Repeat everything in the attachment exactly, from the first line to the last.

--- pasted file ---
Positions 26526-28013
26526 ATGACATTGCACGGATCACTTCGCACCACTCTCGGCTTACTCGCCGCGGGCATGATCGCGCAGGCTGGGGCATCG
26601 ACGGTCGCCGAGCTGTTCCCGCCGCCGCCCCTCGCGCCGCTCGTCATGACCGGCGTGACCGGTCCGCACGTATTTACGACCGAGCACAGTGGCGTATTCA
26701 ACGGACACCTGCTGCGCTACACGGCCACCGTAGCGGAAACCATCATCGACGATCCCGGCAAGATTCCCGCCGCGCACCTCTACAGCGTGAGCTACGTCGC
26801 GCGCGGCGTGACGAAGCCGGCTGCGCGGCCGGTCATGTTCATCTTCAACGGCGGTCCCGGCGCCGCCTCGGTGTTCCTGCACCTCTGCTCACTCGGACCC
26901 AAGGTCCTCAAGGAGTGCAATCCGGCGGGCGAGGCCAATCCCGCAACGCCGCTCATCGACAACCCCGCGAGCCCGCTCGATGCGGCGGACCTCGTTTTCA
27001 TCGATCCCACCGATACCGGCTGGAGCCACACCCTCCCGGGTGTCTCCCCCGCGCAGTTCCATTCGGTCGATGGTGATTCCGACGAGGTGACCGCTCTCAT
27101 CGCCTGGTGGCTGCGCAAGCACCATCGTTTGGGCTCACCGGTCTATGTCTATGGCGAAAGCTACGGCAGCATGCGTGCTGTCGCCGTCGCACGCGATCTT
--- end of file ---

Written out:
Positions 26526-28013
26526 ATGACATTGCACGGATCACTTCGCACCACTCTCGGCTTACTCGCCGCGGGCATGATCGCGCAGGCTGGGGCATCG
26601 ACGGTCGCCGAGCTGTTCCCGCCGCCGCCCCTCGCGCCGCTCGTCATGACCGGCGTGACCGGTCCGCACGTATTTACGACCGAGCACAGTGGCGTATTCA
26701 ACGGACACCTGCTGCGCTACACGGCCACCGTAGCGGAAACCATCATCGACGATCCCGGCAAGATTCCCGCCGCGCACCTCTACAGCGTGAGCTACGTCGC
26801 GCGCGGCGTGACGAAGCCGGCTGCGCGGCCGGTCATGTTCATCTTCAACGGCGGTCCCGGCGCCGCCTCGGTGTTCCTGCACCTCTGCTCACTCGGACCC
26901 AAGGTCCTCAAGGAGTGCAATCCGGCGGGCGAGGCCAATCCCGCAACGCCGCTCATCGACAACCCCGCGAGCCCGCTCGATGCGGCGGACCTCGTTTTCA
27001 TCGATCCCACCGATACCGGCTGGAGCCACACCCTCCCGGGTGTCTCCCCCGCGCAGTTCCATTCGGTCGATGGTGATTCCGACGAGGTGACCGCTCTCAT
27101 CGCCTGGTGGCTGCGCAAGCACCATCGTTTGGGCTCACCGGTCTATGTCTATGGCGAAAGCTACGGCAGCATGCGTGCTGTCGCCGTCGCACGCGATCTT